"The risk of an incident cannot be completely ruled out," the European Network of Transmission System Operators for Electricity (Entso-e) said recently, commenting on the situation in Europe.
"Solar eclipses have happened before, but with the increase of installed photovoltaic energy generation, the risk of an incident could be serious without appropriate countermeasures," the group said.
Germany is heavily reliant on solar power. It has a solar power capacity of 40,000 Megawatts which provided 18 percent of electricity consumption last year.
Andreas Preuss, a spokesman for power operator Amprion, told The Local that power providers have worked hard to reduce the impact.
“We have intensively prepared for the solar eclipse in cooperation with partners across Europe. We are not saying it is impossible that there will be a serious incident, but we consider it highly unlikely,” he said.
Gas and coal-fired power stations will be called upon to increase production to compensate for the drop-off of solar's part in the energy mix.
“If there are any power cuts it will only be in certain places,” Preuss said, although he could not say where power cuts were likely to occur.
“This is no different to what happens every day in Germany, when wind is low or there is not much sun. The difference is that this will happen over a short time-frame and affect all of Germany.”
If the morning of March 20th turns out to be very sunny – before the eclipse hides the sun – the sudden drop-off in production across Europe could reach 34,000 Megawatts, the equivalent of 80 medium-sized conventional power plants.
"For the first time, this is expected to have a relevant impact on the secure operation of the European power system," Entso-e warned.
The drop-off in solar-produced energy could be as much as 75 percent if the sky is cloudless before the eclipse, which will cross Europe, from Portugal to Finland, from 9:00 am to 12:00 pm on Friday.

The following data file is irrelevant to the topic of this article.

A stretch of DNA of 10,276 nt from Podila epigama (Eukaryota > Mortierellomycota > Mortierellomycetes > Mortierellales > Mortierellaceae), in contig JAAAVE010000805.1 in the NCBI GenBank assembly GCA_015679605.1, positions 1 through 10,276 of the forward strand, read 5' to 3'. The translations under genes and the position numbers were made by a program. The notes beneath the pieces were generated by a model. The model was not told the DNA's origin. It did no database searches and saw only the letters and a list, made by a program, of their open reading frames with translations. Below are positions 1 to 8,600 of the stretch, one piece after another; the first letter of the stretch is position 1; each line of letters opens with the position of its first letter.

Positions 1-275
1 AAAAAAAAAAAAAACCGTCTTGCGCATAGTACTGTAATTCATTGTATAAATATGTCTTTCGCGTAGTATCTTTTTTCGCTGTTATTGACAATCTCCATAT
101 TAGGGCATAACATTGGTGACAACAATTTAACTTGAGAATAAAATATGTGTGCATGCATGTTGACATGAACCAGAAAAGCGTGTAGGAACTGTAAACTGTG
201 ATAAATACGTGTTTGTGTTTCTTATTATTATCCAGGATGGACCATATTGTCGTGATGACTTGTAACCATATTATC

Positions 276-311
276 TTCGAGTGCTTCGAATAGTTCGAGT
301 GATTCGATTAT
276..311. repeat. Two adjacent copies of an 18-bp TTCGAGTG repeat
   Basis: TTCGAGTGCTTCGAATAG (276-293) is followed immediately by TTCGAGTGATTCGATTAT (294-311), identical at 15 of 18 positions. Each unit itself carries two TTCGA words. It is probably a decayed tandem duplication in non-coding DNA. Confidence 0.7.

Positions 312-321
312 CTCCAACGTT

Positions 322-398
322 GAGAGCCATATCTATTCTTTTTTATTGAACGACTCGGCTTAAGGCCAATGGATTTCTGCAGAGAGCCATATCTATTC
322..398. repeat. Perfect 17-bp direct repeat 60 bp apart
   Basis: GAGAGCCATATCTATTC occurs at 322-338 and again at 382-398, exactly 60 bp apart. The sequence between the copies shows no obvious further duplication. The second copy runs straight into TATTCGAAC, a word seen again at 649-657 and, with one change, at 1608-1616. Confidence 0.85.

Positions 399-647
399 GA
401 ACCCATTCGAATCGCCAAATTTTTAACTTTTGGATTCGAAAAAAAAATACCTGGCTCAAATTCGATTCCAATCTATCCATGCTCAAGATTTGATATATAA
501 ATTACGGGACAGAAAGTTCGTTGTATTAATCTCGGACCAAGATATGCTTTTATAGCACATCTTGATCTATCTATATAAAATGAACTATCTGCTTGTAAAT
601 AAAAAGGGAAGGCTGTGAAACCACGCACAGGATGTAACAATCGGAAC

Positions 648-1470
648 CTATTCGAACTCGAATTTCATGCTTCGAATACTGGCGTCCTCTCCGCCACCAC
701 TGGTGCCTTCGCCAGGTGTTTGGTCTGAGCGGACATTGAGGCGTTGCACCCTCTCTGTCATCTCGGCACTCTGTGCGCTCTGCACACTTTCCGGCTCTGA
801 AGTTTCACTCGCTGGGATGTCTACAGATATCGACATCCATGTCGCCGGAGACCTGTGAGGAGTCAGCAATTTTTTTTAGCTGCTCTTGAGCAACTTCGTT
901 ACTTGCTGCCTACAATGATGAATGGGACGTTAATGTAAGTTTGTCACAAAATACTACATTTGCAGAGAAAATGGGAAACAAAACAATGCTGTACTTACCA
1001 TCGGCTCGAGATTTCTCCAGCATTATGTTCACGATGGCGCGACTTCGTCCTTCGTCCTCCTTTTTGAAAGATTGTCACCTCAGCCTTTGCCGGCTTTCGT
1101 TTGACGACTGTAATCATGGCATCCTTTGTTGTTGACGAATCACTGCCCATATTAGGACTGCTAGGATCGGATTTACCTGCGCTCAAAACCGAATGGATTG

Network operators across Europe have put in place unprecedented contingency plans to compensate for what is expected to be a very sudden loss of power from solar sources.
The various networks have been coordinating their plans "for more than a year, with the creation of a specific task force" to look into the problem, said Konstantin Staschus, secretary general of Entso-e.
Aside from Germany, sunny Italy (with a capacity of 20,000 MW) and Spain (6,700 MW) could also be hit hard. France with its 5,700 MW also has a significant solar power industry.
Operators across the continent are bolstering their teams that day and have put in place a special procedure to avoid some households suffering a power cut.
They have bolstered their daily reserves that are used to compensate for normal surges in demand or declines in production. In France for example, the reserve will be boosted to 1,700 MW from the usual 1,000 MW.
Other sources of electricity production are also on stand-by, such as hydraulic dams in France that can be pressed into service rapidly if necessary.
And the countries have vowed to share information when the day comes with inter-connections between nations set to play a key role.
"Control centres in Europe will be in constant communication during the eclipse to … reduce the reaction time" in the event of a serious power crisis, said Straschus.
One of the key players will be the Brussels-based Coreso, where staff work around the clock to watch over the five interconnected networks in Western Europe which accounts for more than 40 percent of the EU population.
This centre will advise on whether additional capacity will need to be laid on and whether countries will have to need to lend a hand to neighbours with additional supply.
"This solar eclipse will thus be an unprecedented test for Europe's electricity system," concluded Entso-e.